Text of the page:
How the COVID Pandemic Has Broadened The Skills Gap and Increased the Need for Skills Development Training (And What To Do About It)

Back in the years and even decades before the COVID-19 pandemic dominated much of what we talk and think about, employers and learning & development experts used to talk a lot about the skills gap and how to create and provide training to help employees develop those needed skills.

And to be honest, that skill gap didn’t go away with COVID, and in fact in several ways, COVID brought with it an ever greater need to help people develop new job skills.

We talked about this a little bit in a recorded discussion with learning professional Dr. Stella Lee, COVID-19 Presents Challenge to L&D to “Step Up,” not so long ago. Go check out that discussion, because as usual, Dr. Lee’s on point and provides some great tips about all this.

In this article, we’re going to list a few ways COVID-19 has made this skills gap issue more problematic and give you some tips for creating performance interventions and training solutions to help workers develop those skills quickly, efficiently, and reliably.

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Blended Learning Basics: Using Asynchronous and Synchronous Training Activities

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Many studies have shown that blended learning experiences tend to lead to better instructional outcomes–more learning, more knowledge acquisition, more skill development, better transfer to the job, etc. For more on this, including some quotes, studies, and meta-studies about blended learning effectiveness from the US Department of Education, learning researcher Dr. Ruth Colvin Clark, and learning researcher Dr. Will Thalheimer, see our Guide to Blended Learning Strategies.

But of course, learning design professionals shouldn’t just blend willy-nilly. You should have a reason for choosing to select the different training delivery methods you use in each learning blend.

There are multiple different ways to think about how to choose the right training delivery methods for the right learning activities in your learning blend. One of them is to think of when the learners will benefit from an asynchronous learning experience and when they’ll benefit from a synchronous learning experience. (Quick note for those not used to the jargon: an “asynchronous” learning experience means the learner is completing the learning experience alone–think of something like reading a book or completing a self-paced elearning course–and a “synchronous” learning experience means the learner is completing the learning experience with an instructor and other learners–think of a traditional instructor-led classroom training session or a virtual classroom completed online).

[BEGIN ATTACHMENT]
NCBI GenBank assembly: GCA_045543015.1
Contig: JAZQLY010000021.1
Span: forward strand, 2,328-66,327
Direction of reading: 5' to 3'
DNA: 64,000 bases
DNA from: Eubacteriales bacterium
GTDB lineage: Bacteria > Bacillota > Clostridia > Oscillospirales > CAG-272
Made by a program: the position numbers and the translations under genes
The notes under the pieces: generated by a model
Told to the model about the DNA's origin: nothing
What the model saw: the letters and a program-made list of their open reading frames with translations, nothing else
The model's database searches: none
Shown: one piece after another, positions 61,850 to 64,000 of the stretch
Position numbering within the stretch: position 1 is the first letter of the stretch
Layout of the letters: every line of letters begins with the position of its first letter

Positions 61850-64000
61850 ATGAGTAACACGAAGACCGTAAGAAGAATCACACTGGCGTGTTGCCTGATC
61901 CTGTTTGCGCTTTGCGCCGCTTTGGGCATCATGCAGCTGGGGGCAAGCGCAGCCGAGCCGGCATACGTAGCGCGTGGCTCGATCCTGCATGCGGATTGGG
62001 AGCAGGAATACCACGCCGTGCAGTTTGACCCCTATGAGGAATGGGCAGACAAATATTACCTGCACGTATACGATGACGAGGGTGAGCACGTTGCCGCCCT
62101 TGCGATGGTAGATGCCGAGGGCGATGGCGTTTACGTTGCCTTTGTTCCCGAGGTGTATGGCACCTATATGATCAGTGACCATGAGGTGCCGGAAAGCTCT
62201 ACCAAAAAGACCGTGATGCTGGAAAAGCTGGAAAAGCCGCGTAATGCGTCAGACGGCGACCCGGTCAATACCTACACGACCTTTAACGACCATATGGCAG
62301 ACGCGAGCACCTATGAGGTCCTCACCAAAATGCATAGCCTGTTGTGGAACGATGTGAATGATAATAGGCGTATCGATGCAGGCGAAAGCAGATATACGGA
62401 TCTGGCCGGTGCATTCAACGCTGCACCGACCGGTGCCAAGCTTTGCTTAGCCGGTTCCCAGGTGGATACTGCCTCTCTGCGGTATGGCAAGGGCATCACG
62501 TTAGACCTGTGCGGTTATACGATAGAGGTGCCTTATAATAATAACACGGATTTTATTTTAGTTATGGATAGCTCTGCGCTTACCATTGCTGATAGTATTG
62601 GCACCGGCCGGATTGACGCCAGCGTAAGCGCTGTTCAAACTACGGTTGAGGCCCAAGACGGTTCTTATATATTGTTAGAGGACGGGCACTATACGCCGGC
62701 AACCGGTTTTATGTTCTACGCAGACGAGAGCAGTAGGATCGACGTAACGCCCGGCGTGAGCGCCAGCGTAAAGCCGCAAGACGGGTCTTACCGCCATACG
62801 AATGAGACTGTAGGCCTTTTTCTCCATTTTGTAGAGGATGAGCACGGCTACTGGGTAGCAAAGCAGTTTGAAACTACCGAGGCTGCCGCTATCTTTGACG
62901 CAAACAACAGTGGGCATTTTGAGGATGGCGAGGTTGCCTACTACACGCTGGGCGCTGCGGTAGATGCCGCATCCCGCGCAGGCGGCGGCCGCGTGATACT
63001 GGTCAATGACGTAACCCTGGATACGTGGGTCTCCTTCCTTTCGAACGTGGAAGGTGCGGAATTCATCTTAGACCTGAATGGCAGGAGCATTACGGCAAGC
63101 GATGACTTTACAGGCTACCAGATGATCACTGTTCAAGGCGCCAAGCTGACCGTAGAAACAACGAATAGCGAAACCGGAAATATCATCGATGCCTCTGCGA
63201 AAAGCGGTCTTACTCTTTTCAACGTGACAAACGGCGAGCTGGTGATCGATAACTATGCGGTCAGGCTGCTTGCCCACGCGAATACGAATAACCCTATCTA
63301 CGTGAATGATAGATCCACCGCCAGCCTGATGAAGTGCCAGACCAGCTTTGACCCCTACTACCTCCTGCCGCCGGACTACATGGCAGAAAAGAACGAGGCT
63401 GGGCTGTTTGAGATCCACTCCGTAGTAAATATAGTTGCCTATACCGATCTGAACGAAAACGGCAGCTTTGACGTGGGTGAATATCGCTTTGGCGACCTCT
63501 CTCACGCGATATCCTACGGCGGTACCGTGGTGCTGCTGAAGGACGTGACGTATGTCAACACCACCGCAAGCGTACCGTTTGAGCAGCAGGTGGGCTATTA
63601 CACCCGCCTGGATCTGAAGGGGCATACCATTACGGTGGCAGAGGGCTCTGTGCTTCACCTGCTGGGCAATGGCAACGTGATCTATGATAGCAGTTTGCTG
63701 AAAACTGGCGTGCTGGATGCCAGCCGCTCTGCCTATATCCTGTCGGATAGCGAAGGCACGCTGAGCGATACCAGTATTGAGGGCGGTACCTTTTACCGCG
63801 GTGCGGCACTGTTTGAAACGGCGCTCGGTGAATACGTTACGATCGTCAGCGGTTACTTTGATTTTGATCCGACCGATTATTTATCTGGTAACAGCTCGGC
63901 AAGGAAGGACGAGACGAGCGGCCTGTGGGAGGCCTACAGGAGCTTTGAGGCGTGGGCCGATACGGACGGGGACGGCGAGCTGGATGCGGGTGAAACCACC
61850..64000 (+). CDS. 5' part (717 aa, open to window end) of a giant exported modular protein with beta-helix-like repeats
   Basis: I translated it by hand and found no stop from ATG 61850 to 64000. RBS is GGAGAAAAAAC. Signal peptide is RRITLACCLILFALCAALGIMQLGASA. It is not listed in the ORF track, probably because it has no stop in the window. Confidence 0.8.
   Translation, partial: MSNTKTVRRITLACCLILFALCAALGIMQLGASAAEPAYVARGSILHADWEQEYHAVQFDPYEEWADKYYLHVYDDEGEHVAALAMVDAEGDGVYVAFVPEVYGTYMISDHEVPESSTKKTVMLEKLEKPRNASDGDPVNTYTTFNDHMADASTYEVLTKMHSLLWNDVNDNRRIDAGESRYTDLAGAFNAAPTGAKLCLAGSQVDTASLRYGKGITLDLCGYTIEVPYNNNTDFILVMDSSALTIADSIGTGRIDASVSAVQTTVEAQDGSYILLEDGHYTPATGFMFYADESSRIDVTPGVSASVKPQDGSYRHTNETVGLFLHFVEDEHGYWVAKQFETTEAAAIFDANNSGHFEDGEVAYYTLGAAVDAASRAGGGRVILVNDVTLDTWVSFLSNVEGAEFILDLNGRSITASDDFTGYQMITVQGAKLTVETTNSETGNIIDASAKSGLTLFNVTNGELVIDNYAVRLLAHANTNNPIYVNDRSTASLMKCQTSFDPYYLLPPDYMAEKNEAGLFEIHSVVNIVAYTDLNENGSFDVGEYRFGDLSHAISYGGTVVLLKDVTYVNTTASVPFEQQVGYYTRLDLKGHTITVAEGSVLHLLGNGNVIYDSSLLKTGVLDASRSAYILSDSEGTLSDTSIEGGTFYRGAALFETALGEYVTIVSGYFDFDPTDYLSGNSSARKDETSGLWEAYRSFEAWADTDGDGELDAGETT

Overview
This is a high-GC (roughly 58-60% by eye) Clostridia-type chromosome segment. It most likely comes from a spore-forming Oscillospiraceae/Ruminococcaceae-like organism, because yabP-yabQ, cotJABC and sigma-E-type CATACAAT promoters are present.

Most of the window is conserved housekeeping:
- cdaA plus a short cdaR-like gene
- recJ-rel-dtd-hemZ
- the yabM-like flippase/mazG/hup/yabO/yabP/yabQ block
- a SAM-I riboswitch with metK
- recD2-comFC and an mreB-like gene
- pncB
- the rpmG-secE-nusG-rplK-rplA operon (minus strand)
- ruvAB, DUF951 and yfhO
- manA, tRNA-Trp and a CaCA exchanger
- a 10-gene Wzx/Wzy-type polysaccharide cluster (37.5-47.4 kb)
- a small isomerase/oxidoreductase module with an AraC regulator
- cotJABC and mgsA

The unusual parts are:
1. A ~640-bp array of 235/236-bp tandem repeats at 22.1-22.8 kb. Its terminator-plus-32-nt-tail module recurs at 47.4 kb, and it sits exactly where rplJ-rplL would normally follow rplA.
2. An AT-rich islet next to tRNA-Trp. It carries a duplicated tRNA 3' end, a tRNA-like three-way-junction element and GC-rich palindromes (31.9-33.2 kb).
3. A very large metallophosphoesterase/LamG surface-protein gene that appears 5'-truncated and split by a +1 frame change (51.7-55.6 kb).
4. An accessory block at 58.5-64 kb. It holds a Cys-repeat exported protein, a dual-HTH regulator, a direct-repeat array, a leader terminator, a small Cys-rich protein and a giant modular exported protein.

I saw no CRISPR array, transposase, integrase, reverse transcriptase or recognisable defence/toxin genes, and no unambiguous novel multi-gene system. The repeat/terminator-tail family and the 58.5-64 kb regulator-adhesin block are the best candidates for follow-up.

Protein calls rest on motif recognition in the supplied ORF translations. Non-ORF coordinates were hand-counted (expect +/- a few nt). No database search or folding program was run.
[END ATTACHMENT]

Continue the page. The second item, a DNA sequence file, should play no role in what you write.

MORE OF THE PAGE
To help give you some ideas of how to use asynchronous and synchronous learning activities in a learning blend, we checked out a great recent series of articles on blended learning and synchronous/asynchronous activities written by our good friend, the learning researcher Dr. Patti Shank. Dr. Shank wrote these five articles for eLearning Industry–you can find the first article on synchronous and asynchronous learning here and then continue to read the rest.

We’re going to give you some of the highlights on Dr. Shank’s five-article series on asynchronous and synchronous activities in blended learning programs in the article below, although of course we invite you to read all the articles.

And if you’re curious, check out some of our earlier collaborations with Dr. Shank on other important learning topics:

Now let’s learn a little more about when to best use asynchronous and synchronous learning events.

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Guide to Online Training for Electrical Transmission & Distribution